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Samsung Q4 profit likely up 33% on chip, display panel sales

Samsung Electronics Co Ltd’s December-quarter profit likely rose by a third, as remote working and TV-watching during the pandemic fuelled demand for chips and display panels, offsetting weaker smartphone sales, analysts said.

Profit likely rose 33% to 9.5 trillion won ($8.75 billion) from the same period a year earlier, according to Refinitiv SmartEstimate, based on analyst estimates weighted toward those more consistently accurate. Revenue likely rose 2.6%.

Samsung, which is scheduled to announce preliminary fourth-quarter results on Friday, beat market expectations for profit in the past three quarters.

Shipments of DRAM and NAND chips by Samsung, the world’s biggest supplier memory-chip supplier, likely rose around 10% from the September quarter, analysts said. DRAM prices, though, fell 9% due to lower demand from server clients who stockpiled chips in previous quarters, according to data from TrendForce.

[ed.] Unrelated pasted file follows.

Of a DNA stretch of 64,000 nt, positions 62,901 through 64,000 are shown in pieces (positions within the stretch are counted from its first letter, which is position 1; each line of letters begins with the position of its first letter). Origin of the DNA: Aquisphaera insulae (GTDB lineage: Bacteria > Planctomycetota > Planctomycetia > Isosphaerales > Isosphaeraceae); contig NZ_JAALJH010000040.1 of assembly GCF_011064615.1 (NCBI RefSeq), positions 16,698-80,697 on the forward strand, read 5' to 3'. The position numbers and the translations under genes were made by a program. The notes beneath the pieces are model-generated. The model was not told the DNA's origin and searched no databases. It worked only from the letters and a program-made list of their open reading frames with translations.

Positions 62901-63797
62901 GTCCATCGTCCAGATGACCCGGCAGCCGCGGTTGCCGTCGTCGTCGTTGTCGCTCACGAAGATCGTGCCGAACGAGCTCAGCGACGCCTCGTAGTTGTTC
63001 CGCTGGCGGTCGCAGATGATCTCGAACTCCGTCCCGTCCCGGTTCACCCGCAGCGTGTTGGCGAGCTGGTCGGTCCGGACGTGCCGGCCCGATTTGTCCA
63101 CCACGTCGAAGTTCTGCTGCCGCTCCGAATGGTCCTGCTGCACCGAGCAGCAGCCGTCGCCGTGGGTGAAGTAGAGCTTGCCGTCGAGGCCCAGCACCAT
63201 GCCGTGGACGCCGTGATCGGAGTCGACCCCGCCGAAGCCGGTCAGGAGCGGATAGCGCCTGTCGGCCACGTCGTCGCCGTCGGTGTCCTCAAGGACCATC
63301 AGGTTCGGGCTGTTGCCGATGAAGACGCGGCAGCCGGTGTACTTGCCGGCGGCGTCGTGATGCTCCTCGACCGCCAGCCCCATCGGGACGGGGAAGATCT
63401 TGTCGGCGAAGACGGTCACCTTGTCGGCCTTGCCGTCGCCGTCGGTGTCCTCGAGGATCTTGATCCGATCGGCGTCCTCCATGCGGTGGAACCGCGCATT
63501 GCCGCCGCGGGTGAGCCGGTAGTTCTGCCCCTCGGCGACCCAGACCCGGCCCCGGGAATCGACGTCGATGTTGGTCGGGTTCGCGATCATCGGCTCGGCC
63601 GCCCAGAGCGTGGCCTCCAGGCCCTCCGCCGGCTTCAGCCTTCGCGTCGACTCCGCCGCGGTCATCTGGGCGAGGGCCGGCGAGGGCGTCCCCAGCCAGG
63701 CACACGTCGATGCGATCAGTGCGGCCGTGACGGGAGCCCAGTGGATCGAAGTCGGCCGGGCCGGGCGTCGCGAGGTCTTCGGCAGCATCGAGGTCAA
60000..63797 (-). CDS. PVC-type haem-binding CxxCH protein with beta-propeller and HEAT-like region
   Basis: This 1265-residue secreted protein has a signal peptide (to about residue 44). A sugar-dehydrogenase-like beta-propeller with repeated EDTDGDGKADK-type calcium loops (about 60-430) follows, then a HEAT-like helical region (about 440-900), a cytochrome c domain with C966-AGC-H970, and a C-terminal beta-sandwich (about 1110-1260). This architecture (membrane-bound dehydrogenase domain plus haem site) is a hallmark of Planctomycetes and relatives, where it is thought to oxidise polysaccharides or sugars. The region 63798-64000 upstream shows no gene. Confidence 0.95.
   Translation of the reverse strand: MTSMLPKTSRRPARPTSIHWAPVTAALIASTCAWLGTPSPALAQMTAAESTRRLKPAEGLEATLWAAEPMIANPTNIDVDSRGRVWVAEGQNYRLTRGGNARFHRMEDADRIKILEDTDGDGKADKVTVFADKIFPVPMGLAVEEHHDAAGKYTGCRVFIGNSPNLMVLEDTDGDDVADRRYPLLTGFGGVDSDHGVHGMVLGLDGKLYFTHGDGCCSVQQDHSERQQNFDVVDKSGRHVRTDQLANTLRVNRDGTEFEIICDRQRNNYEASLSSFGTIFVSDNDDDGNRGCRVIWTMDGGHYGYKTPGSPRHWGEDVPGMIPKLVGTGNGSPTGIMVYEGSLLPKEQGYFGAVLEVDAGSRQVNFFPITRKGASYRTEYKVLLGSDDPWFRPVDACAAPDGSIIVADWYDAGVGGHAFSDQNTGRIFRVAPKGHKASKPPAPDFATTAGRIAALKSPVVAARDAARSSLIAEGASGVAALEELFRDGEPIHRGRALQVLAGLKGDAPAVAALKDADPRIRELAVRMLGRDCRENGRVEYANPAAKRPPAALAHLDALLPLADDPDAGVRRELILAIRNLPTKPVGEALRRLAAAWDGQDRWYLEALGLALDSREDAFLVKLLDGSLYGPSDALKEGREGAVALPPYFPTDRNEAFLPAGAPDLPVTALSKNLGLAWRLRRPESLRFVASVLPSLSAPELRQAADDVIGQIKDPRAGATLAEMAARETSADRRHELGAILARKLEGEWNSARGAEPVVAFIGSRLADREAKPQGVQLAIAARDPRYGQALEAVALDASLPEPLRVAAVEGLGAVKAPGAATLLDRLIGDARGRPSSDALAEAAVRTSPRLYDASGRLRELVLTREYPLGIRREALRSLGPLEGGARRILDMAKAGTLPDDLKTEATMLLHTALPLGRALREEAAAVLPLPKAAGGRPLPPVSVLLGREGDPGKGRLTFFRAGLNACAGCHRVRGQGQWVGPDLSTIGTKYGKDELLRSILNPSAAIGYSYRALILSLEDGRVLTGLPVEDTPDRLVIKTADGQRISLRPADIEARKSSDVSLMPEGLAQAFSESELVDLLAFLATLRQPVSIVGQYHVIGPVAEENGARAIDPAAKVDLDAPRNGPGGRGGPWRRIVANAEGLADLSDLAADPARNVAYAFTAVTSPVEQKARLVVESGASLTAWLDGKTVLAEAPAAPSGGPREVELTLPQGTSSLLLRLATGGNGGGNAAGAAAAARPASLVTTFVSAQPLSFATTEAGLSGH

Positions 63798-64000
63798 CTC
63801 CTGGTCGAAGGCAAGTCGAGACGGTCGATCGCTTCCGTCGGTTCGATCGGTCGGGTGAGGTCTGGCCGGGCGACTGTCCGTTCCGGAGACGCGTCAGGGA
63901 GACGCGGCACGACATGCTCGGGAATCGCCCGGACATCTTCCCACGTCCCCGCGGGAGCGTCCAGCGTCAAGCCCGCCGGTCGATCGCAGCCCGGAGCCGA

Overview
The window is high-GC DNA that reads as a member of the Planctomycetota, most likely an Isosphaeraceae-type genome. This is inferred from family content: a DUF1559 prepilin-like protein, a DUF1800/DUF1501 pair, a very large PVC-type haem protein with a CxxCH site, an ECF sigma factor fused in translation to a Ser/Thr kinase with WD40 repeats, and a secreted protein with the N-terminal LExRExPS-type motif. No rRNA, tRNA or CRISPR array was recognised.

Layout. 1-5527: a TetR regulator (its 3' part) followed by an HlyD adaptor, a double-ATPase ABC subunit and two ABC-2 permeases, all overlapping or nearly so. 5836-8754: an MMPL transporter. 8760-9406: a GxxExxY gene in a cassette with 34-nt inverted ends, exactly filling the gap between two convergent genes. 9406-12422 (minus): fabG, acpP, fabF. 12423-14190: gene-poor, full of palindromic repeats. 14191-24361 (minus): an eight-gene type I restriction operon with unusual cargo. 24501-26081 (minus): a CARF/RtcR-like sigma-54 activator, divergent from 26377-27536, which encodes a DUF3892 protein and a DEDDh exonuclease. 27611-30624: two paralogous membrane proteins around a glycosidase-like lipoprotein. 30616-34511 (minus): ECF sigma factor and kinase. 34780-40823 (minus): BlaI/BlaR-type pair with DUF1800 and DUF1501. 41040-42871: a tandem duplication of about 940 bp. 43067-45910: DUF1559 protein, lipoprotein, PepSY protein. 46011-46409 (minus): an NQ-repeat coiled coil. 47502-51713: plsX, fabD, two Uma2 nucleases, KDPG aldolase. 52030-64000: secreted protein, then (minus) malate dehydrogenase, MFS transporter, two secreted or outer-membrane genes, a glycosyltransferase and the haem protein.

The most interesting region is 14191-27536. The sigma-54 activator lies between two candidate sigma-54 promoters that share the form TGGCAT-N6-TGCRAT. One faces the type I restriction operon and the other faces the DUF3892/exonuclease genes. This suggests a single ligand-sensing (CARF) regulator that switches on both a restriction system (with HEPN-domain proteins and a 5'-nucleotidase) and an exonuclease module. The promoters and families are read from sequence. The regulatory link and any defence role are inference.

Chips bring in roughly half of Samsung’s profit, and a positive outlook for its foundry business has partly fuelled a 55% increase in its stock since September.

The South Korean firm is also the world’s largest maker of smartphones, which generate most of the rest of its profit. Its smartphone shipments in the quarter fell by about 20% from the September quarter, partly due to competition from Apple’s new iPhone 12, analysts said.

The iPhone 12 became the best-selling 5G smartphone globally in October despite only two weeks of sales during the month, overtaking Samsung’s Galaxy Note 20 Ultra 5G, which was the best-selling 5G device in September, Counterpoint Research said.

Demand for the iPhone 12, however, pushed up sales of Samsung’s OLED panels, and the company’s display unit also benefited from a rise in LCD panel prices driven by TV and notebook demand.

Still, increased panel-making and marketing costs dented profits at the TV business, as did a strong won against the U.S. dollar. Samsung makes the bulk of its profits in dollars but reports in won. Reuters

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